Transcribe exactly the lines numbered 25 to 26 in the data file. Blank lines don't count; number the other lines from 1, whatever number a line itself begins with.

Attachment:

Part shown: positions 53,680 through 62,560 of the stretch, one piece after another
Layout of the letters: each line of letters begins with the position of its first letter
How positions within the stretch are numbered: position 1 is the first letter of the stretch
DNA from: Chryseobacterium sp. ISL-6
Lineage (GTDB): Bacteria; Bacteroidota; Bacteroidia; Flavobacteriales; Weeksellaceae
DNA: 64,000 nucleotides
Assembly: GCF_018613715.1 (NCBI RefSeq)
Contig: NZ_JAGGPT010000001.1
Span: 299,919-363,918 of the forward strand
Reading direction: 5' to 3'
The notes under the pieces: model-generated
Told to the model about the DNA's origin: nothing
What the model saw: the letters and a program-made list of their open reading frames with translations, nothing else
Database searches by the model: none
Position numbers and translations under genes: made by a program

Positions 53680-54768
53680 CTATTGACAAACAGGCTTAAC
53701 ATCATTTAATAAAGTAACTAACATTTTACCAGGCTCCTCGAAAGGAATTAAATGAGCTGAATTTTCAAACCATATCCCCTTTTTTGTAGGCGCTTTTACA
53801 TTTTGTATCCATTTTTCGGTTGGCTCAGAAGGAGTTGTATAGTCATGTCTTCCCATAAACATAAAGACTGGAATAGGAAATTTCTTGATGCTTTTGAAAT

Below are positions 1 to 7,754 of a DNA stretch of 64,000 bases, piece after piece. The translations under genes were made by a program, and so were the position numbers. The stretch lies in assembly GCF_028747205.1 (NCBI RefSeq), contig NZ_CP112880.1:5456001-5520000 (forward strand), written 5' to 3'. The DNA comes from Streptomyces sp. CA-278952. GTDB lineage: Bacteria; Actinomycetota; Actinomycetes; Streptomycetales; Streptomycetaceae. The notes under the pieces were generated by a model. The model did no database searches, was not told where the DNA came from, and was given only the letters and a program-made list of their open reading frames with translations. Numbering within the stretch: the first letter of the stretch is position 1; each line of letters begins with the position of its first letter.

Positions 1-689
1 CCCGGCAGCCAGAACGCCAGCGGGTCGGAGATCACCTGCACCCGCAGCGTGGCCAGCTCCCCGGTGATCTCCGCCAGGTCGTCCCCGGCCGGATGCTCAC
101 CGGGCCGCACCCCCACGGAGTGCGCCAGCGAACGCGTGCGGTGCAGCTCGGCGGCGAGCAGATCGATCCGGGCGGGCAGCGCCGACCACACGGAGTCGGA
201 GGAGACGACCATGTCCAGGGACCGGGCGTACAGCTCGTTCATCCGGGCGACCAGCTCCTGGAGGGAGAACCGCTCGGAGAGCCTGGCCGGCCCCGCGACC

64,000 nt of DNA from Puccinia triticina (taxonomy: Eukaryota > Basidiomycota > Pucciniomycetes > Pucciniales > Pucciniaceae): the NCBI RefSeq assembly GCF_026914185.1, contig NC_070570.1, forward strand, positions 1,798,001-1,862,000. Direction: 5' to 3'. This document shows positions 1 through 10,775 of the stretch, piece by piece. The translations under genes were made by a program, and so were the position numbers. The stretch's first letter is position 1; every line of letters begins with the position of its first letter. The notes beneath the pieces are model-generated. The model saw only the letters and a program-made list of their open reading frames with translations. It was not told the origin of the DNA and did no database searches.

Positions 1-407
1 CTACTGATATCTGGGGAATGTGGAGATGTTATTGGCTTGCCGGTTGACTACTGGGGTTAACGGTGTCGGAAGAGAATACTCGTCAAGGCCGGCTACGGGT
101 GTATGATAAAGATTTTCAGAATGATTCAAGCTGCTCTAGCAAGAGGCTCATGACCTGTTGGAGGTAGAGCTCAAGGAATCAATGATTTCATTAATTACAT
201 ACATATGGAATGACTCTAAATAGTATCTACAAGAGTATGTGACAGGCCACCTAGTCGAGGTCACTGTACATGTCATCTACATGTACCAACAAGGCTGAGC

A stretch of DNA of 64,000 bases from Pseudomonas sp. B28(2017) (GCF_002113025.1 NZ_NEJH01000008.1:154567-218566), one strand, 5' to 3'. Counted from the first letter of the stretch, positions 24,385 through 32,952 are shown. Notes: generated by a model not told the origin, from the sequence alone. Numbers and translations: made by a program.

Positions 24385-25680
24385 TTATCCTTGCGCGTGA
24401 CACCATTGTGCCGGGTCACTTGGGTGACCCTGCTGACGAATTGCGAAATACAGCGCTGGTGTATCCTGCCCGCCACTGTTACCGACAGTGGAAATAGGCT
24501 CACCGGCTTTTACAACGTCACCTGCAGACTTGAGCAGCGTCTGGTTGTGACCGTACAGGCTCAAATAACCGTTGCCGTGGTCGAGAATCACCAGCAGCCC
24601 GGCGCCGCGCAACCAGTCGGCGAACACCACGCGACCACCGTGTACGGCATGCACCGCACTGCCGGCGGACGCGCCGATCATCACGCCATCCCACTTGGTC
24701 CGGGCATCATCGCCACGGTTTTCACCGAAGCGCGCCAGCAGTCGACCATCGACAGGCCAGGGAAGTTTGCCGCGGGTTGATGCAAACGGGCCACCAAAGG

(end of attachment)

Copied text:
64,000 nt of DNA from Puccinia triticina (taxonomy: Eukaryota > Basidiomycota > Pucciniomycetes > Pucciniales > Pucciniaceae): the NCBI RefSeq assembly GCF_026914185.1, contig NC_070570.1, forward strand, positions 1,798,001-1,862,000. Direction: 5' to 3'. This document shows positions 1 through 10,775 of the stretch, piece by piece. The translations under genes were made by a program, and so were the position numbers. The stretch's first letter is position 1; every line of letters begins with the position of its first letter. The notes beneath the pieces are model-generated. The model saw only the letters and a program-made list of their open reading frames with translations. It was not told the origin of the DNA and did no database searches.

Positions 1-407